If members of Group 1 then

members of Group 2 and Group

3 are excluded

|

If no living in Group 1, then

members of Group 2 will inherit

|

Members of Group 3 will only

inherit if no living in Group 1

and Group 2

Group 1

(parents/children)

Group 2

(grandparent/sibling)

Group 3

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NOTE

* Spouse will ALWAYS get

his or her share of the estate

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Nine sharers (Shia law):

1) Heirs by marriage

a. Husband

b. Wife

2) Ascendants Deceased

a. Father

b. Mother

3) Descendants of deceased

a. Daughter

4) Collaterals

a. Full sister

b. Consanguine sister

c. Uterine Brother

d. Uterine Sister

After determine who is entitled to inherit, next determine who the actual heirs are in the group

•Distinction between Hanfi and Shia law is that Shia law does not recognize the distinction between True/False grandparents. Shia law does not differentiate between agnates and cognates and thus equal importance is attached to cognates and agnates provided the degree of relationship is the same.

•Consanguine is a term that refers to a blood relative, however, it commonly is a term used to refer to a blood relation on the father’s side.

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If Wife dies Leaving Husband

If wife dies and has lineal descendants

(children/grandchildren), husband is

entitled to 1/4 of the estate; or

If wife dies without lineal descendants, the

husband’s share is increased to 1/2.

1/3 Lineal Descendants’ share & Residuaries 1/3 Husband Husband Residuaries

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If Husband dies leaving Wife

If husband is survived by lineal descendants,

wife is entitled to 1/8 of the estate.

If husband is NOT survived by lineal

descendants, wife is entitled to ¼ of the estate.

Lineal Descendants’ share & Residuaries 1/3 Residuaries Wife Wife 1/3

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Mother as Heir

Mother of the decedent takes 1/4 of the estate if

the decedent is survived

by a lineal descendant

or

survived by a father and two or more brothers

or

one brother and two sisters

or

four sisters

;

Mother 1/3 Decedent Father 2 Brothers Brother & Two Sisters 4 Sisters Mother Son/Daughter

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Mother as Heir

In the absence of shares (father,

brothers, sisters), the mother’s share

increases to 1/3.

Mother

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Daughter as Heir

If decedent only has one living

daughter then she is entitled to 1/2 of

the estate;

1/3

Daughter

In the absence of a son, the daughter

takes as a Sharer

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Daughters as Heirs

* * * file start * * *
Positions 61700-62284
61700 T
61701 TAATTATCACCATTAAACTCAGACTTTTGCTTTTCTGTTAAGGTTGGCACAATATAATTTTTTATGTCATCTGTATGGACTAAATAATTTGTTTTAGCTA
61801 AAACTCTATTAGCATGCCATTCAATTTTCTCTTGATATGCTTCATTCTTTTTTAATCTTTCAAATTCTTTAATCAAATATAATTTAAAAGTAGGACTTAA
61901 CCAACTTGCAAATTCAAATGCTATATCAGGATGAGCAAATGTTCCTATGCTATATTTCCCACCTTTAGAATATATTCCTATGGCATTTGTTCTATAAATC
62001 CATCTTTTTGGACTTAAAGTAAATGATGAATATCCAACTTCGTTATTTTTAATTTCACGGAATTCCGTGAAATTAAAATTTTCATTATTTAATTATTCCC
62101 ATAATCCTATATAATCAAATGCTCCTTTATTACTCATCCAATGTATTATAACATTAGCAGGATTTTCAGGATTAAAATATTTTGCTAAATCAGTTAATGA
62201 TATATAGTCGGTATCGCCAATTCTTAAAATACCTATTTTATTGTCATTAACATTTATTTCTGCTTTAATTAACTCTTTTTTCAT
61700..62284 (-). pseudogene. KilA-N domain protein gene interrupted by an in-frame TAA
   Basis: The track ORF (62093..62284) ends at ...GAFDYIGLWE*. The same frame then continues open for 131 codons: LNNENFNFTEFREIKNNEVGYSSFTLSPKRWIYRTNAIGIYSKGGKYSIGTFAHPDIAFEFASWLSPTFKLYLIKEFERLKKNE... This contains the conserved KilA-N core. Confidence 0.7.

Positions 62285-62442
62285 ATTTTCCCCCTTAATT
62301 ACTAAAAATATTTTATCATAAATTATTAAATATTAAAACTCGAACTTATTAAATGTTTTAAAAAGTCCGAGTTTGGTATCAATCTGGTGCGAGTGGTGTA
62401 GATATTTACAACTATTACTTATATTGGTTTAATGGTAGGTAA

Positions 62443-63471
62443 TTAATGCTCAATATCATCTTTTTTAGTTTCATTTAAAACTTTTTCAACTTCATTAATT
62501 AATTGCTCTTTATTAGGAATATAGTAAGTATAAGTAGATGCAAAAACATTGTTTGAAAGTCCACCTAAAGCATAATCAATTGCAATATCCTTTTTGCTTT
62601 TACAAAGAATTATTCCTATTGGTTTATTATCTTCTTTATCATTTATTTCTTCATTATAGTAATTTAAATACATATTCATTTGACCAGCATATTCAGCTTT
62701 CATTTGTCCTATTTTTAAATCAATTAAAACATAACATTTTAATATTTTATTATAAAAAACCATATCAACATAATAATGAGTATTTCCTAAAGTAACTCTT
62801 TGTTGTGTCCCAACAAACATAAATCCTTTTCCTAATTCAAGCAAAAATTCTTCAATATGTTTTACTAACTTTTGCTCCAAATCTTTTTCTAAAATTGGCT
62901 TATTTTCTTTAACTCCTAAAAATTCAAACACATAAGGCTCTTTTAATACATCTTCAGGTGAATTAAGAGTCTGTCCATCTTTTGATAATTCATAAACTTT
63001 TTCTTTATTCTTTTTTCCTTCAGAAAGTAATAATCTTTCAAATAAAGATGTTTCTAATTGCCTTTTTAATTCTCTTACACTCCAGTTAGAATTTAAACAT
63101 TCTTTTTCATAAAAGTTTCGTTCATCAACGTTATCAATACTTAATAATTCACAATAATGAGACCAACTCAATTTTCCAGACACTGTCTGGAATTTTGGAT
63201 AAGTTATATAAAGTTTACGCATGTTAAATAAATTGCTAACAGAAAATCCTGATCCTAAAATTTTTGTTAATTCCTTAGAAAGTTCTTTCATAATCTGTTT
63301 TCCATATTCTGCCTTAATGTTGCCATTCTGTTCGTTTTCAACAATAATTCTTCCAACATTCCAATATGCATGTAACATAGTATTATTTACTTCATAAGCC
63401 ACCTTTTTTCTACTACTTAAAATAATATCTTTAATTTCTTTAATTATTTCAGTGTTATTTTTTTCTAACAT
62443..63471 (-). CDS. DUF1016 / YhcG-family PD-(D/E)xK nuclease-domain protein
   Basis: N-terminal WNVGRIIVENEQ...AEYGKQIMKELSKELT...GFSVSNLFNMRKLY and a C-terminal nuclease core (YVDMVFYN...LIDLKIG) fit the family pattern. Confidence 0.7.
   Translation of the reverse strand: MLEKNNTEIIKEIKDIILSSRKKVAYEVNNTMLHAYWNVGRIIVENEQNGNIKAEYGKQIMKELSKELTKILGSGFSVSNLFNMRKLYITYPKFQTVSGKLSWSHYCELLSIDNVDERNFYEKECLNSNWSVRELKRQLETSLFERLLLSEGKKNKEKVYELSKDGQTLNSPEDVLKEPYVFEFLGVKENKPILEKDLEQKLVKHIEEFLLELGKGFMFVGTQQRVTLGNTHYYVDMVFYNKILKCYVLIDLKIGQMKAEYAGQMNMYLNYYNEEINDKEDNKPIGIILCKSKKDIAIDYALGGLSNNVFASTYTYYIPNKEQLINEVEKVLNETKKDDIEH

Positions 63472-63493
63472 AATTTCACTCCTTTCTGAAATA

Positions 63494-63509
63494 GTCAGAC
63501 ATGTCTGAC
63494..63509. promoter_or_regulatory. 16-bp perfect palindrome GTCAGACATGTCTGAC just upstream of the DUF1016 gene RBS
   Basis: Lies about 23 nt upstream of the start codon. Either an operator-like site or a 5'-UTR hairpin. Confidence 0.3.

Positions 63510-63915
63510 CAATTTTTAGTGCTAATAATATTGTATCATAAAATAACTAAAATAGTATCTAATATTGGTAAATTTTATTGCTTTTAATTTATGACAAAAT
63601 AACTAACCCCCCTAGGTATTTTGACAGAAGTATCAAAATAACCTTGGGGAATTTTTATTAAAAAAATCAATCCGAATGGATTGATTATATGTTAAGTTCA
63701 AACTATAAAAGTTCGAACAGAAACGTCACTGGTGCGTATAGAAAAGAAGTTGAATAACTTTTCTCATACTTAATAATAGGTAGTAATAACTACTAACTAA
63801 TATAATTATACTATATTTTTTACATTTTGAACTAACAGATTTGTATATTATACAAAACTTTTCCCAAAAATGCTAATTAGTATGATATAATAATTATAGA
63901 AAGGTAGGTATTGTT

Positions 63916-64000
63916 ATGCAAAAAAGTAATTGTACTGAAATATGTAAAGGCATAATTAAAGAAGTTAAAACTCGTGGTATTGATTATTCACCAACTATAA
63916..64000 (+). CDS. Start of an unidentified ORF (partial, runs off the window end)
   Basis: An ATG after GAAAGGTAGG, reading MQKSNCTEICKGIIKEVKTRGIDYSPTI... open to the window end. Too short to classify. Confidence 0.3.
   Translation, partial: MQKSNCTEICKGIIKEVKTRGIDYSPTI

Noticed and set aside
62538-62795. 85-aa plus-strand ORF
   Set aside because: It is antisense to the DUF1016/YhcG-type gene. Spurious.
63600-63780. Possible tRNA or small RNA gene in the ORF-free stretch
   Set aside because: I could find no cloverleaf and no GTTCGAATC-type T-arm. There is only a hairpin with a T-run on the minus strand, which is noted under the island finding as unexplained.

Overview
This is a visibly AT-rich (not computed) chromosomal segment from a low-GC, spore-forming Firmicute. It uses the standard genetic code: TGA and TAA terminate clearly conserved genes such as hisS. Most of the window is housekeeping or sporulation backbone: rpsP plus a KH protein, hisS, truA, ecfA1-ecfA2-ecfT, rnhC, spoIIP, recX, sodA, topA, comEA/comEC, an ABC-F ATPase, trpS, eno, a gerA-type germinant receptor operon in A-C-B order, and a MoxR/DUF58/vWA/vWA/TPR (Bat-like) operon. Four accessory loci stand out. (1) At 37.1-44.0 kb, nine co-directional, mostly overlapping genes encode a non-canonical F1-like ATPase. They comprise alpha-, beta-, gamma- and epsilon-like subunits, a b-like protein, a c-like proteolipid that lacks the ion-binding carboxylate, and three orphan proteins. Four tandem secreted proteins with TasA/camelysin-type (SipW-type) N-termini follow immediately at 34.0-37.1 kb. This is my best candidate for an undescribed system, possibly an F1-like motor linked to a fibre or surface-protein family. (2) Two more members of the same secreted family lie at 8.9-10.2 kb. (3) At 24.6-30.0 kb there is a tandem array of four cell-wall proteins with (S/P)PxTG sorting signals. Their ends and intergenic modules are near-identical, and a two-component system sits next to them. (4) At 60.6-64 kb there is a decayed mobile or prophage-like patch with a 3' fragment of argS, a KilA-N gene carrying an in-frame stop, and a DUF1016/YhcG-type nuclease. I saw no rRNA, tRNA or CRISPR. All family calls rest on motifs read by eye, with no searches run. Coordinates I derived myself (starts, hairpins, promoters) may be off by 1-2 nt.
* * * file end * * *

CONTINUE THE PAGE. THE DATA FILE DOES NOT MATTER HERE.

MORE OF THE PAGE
if there are two or more daughters then

they receive 2/3 of the estate

collectively to be shared equally;

if there is a son, she takes as a residuary

with the male taking double the portion

of a female.

Daughters

All heirs other than sharers become Residuaries

Daughter, full sister and consanguine sister are four people whounder certain circumstances may inherit as Sharers or residuaries

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Principle of Representation

Example of Per Stripes:

The above example demonstrates the Principle of Representation. Here all of the children predecease the father leaving behind presently living grandchildren. Had the two sons and one daughter been alive they would have been entitled to two fifths, two fifths, and one fifth respectively. The Grandson 1 and Grand Daughter 2 are entitled to 1/3 and 2/3 respectively to the estate of their father. A multiplication of the share of Son 1 times the share entitled to the children of Son 1 results in the amount of the Father’s estate. Likewise Grandson 2 and Grandson 3 are entitled to 1/2 each of their father’s estate. Son 2’s share (2/5) multiplied the portion of Son 2’s estate that Grandson 2 and 3 are entitled to (1/2) results in a 1/5 share of the Father’s estate to Grandson 2 and 3. Lastly, where there are three daughters and one son in the case of the children of Daughter 1, each granddaughter is entitled to 1/5 of the Daughter 1’s estate, and the grandson is entitled to 2/5 of his mother’s estate. Granddaughter 2, 3, and 4 are each entitled to 1/25 of the Father’s estate while Grandson 4 is entitled to 2/25 of the father’s estate. The distinction between the Hanafi and Shia law is that under the Hanafi system, the children of the

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Following Shari’ah and Wishes

|

Islam allows flexibility

z

Establish Trusts

z

Lifetime Gifts

|

Tax issues and alternatives:

z

Estate Tax – by pass via lifetime gifts

z

Gifting $12,000 per person per year

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Prohibition to Gifting – under

Islamic and CA law

z

Transactions or Gifts made during

the last illness are considered as

bequests

z

Only valid within the limitation of

the one third that can be willed away

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Questions/Concerns

It’s a lot

to take in!

Figure

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References